Follows the adventures of a crew of the deep-diving nuclear-powered civilian research submarine Hydronaut making a submerged circumnavigation of the world to plant monitoring sensors on the ocean floor that will help scientists better predict impending earthquakes.
The colony of small, stalked plants that Hank finds in the sand and from which he collects a sample is Penicillus, which goes by the common name of Merman's Shaving Brush, Neptune's Shaving Brush or Shaving Brush Plant. It's a type of green algae commonly found in the shallows of the Caribbean. See more »
When the first sensor is deployed, the escape hatch/sensor room is shown being remotely pressurized to equalize the pressure between exterior and interior so the hatch can be opened, it shows a compressed gas cylinder being crushed due to the pressure differential (improbable but not impossible). Several times during the movie the escape hatch is used to enter and exit the submersible. Yet at no time is is shown the chamber being pressurized, and in fact it shows the scientists immediately opening interior hatches without depressurization or decompression staging. See more »
Dr. August 'Gus' Boren:
Stahl? He lives at the bottom of the Caribbean bay like a hermit crab, studying underwater survival. You'll never get *him*.
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Fantastic Voyage to the Bottom of the Sea Hunt for Red October.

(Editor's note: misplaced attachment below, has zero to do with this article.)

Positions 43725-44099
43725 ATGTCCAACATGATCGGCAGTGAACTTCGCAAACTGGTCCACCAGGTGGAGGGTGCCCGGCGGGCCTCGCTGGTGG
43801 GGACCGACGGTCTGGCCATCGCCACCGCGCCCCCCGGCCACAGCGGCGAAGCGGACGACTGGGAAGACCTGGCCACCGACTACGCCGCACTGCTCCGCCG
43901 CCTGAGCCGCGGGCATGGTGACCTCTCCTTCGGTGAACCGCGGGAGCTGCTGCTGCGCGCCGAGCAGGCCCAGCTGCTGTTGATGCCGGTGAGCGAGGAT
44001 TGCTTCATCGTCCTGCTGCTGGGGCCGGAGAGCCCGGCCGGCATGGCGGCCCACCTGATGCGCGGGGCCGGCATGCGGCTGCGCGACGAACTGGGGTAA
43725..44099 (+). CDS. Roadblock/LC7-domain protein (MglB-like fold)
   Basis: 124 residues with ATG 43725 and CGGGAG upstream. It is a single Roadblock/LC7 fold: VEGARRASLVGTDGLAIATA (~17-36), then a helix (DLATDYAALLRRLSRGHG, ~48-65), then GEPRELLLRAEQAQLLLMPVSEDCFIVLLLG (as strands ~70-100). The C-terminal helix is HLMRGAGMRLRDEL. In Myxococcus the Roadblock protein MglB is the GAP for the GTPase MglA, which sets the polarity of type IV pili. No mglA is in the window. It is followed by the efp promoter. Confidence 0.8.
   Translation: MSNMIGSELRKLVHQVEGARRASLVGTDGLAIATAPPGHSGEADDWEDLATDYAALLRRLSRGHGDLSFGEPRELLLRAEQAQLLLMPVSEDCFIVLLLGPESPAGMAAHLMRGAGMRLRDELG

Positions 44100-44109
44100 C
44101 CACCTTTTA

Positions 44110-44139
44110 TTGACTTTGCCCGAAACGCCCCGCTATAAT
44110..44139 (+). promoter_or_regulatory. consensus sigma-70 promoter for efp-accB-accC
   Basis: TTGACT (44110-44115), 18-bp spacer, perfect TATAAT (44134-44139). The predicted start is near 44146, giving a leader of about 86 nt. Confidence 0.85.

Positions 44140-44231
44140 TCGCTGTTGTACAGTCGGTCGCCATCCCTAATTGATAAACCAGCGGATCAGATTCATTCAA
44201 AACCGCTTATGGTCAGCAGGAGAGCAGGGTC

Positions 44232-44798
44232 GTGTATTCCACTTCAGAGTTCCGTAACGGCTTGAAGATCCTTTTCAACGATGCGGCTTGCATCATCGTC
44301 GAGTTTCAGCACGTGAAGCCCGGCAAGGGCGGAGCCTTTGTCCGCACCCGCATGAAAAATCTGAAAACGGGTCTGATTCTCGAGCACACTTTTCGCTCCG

A familiar cast, colorful underwater photography and unintentional laughs help make this completely unrealistic adventure film palatable. Due to increased seismic activity around the globe, a team of experts is assigned to float around the oceans of the world in a tiny submarine, planting sensors that will help predict underwater earthquakes. Bridges and Kelly (who earned their fins on the TV shows "Sea Hunt" and "Flipper", respectively) head up the mission, each competing to see who can most often rip their shirt off at a moments notice in order to fix some problem. Other scientists on board are older, rather colorless Thompson, bespectacled McCallum, reluctant Wynn and curvy, brassy blonde Eaton who boards the sub in white heels and a dress with a slit up the side. They trot around the globe as if it's the size of The Gulf of Mexico, planting their sensors (which, ludicrously, must explode in order to be anchored to the ground!) and experiencing various inter-personal conflicts. Moments after the credits have ended, credibility has already been jettisoned. Kelly, in a diving bell, gets knocked by a whale and Bridges dives 150 feet down without benefit of air and leisurely peeks in the window and knocks on the door! Later, he swims down to Wynn's underwater lair and, when his tank runs out, Wynn somehow (by benefit of an unseen Bat Pole?) goes from casual street clothes to a skin tight diving suit within seconds to rescue him! Also, unbelievably, Thompson proposes marriage to Eaton, yet she's already shacked up with McCallum previous to the mission and now has her sights set on Kelly! Small world! She claims not to be leading any of the men on, yet continuously gives it the "look at my body" act, up to and including an Esther Williams-esque swim in which she swirls her blonde mane towards the sub window and extends her bikini-clad body to it's fullest extent! Term papers could be written about the many, many scientific implausibilities of the film, but it's more fun to just sit back and make fun of the hysterically bad plotting and direction. Watch as Eaton and Kelly stare longingly at each other JUST AS two fish swim by and seem to nuzzle each other before disappearing behind a rock to do God knows what. Then they share a Doris and Rock-style moment with them each in bed, back to back, aching for each other over a cigarette. Who cares if the world may explode any minute? They're hot for each other, darn it! There are two guinea pigs on board. Watch for the second time the sub pitches forward and one of them finds it's face buried squarely in the behind of the other. By the way, Thompson loses Eaton, but seems perfectly happy to have wound up with these two rodents as a consolation prize. If one decompresses his brain for two hours, the film does have some interesting imagery, creative situations and manages to have some degree of suspense wondering who, if anyone, will die. Viewers looking for logic, reality or even sense, will be highly disappointed.
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